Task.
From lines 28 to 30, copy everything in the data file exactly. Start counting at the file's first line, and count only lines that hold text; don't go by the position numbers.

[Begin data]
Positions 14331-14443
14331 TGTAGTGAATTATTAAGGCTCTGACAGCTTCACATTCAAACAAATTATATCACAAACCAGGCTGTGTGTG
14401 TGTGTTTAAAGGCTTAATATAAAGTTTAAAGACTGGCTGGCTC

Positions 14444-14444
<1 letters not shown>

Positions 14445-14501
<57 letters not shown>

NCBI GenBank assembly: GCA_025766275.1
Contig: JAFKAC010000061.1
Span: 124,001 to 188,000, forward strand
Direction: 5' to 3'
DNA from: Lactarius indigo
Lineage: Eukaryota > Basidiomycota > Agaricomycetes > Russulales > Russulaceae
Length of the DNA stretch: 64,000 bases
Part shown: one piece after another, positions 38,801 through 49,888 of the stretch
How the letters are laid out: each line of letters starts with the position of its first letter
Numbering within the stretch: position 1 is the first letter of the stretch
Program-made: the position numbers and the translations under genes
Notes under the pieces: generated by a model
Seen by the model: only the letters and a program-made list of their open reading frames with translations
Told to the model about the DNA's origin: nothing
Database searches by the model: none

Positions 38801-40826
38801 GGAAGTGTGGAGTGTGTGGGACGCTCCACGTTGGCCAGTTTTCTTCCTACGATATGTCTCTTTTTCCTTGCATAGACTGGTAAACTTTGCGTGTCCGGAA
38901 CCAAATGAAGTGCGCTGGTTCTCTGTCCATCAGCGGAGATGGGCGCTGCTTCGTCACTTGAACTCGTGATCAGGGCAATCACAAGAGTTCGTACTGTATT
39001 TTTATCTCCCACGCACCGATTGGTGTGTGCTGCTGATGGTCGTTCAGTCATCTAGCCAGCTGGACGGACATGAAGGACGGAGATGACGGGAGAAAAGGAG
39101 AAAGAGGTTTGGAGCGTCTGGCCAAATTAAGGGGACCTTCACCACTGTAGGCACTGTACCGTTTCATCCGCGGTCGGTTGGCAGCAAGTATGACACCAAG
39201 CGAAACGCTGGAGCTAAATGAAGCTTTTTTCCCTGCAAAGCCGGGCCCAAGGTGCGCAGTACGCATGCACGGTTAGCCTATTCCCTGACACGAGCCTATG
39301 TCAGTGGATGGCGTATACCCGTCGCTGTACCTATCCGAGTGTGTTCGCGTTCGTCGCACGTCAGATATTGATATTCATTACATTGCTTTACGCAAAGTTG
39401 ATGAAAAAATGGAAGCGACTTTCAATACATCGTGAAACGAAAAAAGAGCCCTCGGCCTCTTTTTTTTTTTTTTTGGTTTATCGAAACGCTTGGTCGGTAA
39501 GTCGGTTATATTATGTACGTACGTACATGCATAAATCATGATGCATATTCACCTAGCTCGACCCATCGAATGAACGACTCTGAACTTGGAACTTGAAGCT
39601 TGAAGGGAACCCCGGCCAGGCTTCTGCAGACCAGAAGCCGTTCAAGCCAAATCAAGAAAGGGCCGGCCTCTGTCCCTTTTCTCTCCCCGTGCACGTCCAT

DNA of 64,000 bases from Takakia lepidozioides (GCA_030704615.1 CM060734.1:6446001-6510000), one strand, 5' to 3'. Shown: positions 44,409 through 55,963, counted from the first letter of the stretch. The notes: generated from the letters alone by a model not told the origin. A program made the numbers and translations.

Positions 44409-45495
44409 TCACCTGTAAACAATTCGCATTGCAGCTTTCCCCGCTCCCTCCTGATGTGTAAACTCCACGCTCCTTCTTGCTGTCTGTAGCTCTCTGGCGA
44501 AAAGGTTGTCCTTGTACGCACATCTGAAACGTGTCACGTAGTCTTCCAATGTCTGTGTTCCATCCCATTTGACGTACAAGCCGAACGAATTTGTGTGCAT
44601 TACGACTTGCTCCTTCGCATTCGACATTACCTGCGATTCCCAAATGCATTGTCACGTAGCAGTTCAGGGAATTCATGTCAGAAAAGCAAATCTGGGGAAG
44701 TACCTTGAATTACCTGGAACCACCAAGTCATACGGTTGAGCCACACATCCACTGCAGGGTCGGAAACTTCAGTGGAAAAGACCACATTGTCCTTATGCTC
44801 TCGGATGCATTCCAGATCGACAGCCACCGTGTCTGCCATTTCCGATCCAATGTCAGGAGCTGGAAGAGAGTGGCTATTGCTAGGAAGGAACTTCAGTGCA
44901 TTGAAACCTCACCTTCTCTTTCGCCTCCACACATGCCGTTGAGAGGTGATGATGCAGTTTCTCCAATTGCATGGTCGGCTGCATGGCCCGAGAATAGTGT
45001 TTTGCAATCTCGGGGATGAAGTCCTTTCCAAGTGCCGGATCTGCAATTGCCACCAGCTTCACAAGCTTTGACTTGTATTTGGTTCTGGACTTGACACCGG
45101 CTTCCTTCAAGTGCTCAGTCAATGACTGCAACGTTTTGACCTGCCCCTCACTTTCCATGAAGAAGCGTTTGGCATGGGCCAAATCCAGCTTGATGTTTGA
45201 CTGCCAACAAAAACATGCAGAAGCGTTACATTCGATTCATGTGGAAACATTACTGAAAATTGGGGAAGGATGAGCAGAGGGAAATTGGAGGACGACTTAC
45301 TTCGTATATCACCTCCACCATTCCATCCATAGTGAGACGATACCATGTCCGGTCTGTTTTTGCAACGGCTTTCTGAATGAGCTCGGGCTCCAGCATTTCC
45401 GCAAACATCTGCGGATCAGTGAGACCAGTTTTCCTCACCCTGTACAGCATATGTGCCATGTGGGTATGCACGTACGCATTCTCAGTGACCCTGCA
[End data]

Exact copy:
39201 CGAAACGCTGGAGCTAAATGAAGCTTTTTTCCCTGCAAAGCCGGGCCCAAGGTGCGCAGTACGCATGCACGGTTAGCCTATTCCCTGACACGAGCCTATG
39301 TCAGTGGATGGCGTATACCCGTCGCTGTACCTATCCGAGTGTGTTCGCGTTCGTCGCACGTCAGATATTGATATTCATTACATTGCTTTACGCAAAGTTG
39401 ATGAAAAAATGGAAGCGACTTTCAATACATCGTGAAACGAAAAAAGAGCCCTCGGCCTCTTTTTTTTTTTTTTTGGTTTATCGAAACGCTTGGTCGGTAA